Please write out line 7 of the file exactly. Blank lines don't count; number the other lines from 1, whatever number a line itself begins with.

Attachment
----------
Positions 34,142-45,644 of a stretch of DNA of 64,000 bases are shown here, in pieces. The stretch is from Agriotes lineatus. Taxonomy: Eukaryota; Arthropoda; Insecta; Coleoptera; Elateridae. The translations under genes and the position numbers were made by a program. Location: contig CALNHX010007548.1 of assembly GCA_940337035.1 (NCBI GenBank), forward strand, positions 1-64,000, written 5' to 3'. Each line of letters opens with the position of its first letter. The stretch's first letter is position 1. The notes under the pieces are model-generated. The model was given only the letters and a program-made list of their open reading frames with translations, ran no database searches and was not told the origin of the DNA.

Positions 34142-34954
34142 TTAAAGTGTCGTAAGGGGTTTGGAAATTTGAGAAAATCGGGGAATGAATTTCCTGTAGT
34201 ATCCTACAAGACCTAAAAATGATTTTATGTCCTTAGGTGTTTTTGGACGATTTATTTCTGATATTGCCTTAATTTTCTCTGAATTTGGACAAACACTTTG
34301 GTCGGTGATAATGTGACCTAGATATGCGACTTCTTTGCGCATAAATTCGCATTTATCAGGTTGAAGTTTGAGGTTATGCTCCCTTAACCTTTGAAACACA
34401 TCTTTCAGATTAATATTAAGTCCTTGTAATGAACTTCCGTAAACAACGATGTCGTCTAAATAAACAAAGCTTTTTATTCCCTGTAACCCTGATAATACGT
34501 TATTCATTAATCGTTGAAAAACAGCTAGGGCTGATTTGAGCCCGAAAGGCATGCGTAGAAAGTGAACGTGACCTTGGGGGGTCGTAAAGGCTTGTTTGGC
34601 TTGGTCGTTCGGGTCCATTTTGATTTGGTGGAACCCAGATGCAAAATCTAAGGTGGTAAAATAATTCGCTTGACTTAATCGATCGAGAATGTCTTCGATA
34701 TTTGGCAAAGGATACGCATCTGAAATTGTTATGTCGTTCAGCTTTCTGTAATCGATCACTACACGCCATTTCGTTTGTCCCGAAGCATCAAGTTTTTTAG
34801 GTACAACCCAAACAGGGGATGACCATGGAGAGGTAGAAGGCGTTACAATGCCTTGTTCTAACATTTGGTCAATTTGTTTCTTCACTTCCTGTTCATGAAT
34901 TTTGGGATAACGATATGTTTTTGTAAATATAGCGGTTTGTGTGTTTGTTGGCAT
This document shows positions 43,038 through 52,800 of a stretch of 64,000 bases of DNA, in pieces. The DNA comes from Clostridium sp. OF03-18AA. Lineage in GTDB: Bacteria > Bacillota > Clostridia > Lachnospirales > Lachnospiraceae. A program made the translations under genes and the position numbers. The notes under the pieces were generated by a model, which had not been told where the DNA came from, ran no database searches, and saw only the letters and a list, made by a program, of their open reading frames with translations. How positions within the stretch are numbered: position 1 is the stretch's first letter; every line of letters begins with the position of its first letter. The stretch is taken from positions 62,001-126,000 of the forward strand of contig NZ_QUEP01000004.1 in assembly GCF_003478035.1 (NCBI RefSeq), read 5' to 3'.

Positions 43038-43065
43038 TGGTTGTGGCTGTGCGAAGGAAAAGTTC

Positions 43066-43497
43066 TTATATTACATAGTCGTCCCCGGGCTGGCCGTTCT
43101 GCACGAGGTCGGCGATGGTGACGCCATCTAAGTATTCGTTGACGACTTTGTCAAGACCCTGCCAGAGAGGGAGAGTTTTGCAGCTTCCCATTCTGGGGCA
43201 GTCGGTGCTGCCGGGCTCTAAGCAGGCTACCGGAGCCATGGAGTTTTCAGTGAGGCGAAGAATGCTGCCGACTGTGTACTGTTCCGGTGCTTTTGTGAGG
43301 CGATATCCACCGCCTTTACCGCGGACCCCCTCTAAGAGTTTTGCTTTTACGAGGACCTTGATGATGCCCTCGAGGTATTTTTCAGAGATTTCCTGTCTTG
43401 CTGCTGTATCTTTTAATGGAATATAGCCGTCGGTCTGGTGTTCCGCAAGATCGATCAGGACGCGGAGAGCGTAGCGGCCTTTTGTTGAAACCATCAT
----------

34501 TATTCATTAATCGTTGAAAAACAGCTAGGGCTGATTTGAGCCCGAAAGGCATGCGTAGAAAGTGAACGTGACCTTGGGGGGTCGTAAAGGCTTGTTTGGC